It’s not a secret that Josephine loved animals just as much as she loved children. Her famous cheetah Chiquita was given to her to be a part of a show, however, once the show ended, Josephine decided to keep her and took her traveling. The wild cat enjoyed car rides and lounging in Bakers bed.
Baker loved to be surrounded by so much animals that she even had a pig that she named Albert and a goat called Toutoute in one of the clubs where she was performing. The pig got eventually got so big from all the food he was indulging in, that they had to knock down the kitchen door frame so that he could make it out.
6. Four marriages and French citizenship
Josephine Baker was really young when she first married. She met her husband Willie Wells while she was 13 years old and waiting tables in clubs. The marriage didn’t last long but two years later she got married again, this time to a Will Baker, whose last name she kept after divorcing him.
The third marriage was to a French national Jean Lion and it happened in 1937. She got her French citizenship during this time but that couldn’t stop the marriage from falling apart. Ten years later, in 1947 she married for the last time, again to a Frenchman, Jo Bouillon.
7. Fierce against racism
Josephine Baker was famous for refusing to perform in front of segregated audiences. Not only that but her constant articulations against racial discrimination made her one of the most famous black women in the world.
One of the triggers for this direction in her life was witnessing the injustice African American people endured in the US after she came back from Europe. She was considered to be almost like royalty in Europe, but back home she couldn’t even get a cup of coffee served to her. She remained a civil rights activist until the end.
8. The fifth marriage - or was it?
Following her fourth divorce, Baker made the decision to marry the American artist Robert Brady. However, the pair did not marry as much as they traveled to Mexico, found an empty church and said their vows. Not exactly legally binding but clearly enough for both of them considering they kept the relationship going until she died. Their adventure wasn’t something she spoke about in public for fear of being mocked but it is now clear that it was an extremely important part of her life.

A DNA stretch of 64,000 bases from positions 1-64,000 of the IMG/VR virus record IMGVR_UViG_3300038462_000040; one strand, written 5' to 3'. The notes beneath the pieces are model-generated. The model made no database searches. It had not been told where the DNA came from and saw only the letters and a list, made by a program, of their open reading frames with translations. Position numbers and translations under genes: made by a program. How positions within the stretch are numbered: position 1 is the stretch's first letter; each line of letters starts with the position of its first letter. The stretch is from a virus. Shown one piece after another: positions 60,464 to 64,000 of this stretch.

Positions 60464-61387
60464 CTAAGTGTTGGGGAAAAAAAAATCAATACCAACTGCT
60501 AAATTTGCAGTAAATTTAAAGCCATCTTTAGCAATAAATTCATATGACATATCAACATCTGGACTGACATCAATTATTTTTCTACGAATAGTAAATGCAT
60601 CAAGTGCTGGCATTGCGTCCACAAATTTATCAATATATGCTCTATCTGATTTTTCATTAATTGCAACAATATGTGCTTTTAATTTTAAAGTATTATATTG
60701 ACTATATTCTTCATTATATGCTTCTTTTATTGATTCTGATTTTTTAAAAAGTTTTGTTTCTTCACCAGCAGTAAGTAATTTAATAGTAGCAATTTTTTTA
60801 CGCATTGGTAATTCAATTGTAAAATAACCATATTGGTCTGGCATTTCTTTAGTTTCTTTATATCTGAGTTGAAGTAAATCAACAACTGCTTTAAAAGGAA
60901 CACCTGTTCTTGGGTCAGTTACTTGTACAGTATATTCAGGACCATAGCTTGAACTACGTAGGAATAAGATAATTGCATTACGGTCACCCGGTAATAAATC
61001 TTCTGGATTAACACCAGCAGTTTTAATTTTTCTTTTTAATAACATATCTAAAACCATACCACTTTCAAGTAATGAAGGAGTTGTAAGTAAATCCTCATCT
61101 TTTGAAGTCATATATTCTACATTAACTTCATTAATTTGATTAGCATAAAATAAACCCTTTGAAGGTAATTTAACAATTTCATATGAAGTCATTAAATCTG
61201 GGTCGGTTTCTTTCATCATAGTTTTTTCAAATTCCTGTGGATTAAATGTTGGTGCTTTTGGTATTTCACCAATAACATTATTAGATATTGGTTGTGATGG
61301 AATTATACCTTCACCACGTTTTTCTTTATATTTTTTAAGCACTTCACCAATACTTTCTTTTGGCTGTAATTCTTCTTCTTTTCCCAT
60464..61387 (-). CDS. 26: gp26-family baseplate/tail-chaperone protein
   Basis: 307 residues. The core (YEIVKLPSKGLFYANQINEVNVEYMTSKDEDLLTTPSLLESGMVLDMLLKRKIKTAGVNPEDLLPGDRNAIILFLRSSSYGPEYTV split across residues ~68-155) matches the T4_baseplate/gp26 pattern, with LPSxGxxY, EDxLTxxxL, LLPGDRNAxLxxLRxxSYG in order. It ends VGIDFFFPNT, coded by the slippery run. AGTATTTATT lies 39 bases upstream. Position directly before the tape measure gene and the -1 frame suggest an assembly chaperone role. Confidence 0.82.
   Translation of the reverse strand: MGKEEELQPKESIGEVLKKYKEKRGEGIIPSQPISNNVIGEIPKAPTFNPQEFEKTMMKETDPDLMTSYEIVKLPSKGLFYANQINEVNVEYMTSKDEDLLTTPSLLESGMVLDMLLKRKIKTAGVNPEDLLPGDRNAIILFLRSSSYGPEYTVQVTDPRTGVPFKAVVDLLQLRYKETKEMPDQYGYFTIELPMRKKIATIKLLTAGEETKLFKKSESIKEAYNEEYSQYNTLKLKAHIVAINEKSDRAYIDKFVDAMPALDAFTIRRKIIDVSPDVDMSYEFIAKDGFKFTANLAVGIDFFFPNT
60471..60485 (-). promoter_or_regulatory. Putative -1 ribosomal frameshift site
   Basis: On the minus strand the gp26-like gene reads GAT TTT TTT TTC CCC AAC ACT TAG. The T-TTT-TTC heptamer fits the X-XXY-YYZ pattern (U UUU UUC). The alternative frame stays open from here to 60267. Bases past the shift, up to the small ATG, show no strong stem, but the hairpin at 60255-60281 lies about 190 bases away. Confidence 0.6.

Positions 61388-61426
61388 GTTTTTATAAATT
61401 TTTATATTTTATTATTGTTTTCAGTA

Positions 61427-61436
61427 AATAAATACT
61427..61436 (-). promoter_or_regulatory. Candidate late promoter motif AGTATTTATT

9. Josephine Baker and Game of Thrones
No, she wasn’t a character in Game of Thrones, although we think she’d be an amazing inspiration for one, what they do have in common is that both were produced by HBO.
The Josephine Baker Story was a film released by HBO in 1991 and it was a great success. Her life story depicted on the big screen won five Emmy Awards and one Golden Globe. She probably never imagined that she’ll gain that much respect and admiration in her home country as she did in France and other European countries.
10. And then Frida saw her
It is a known fact, confirmed by one of Josephine’s sons, that Baker loved women as much as men. However, little is known about her affair with Frida Kahlo. The film made about Frida’s life reveals that she and Baker met in 1939, in a club where she was performing.
Both very impressive, strong, self-sufficient women, it isn’t so far-fetched that they would be attracted to one another. There is no official record to confirm how long the relationship lasted, or whether it lasted at all, but as much as they would be impressive together, each of them deserves their grand place in history.
About the Author
Antonia is a sociologist and an anglicist by education, but a writer and a behavior enthusiast by inclination. If she's not writing, editing or reading, you can usually find her snuggling with her huge dog or being obsessed with a new true-crime podcast. She also has a (questionably) healthy appreciation for avocados and Seinfeld.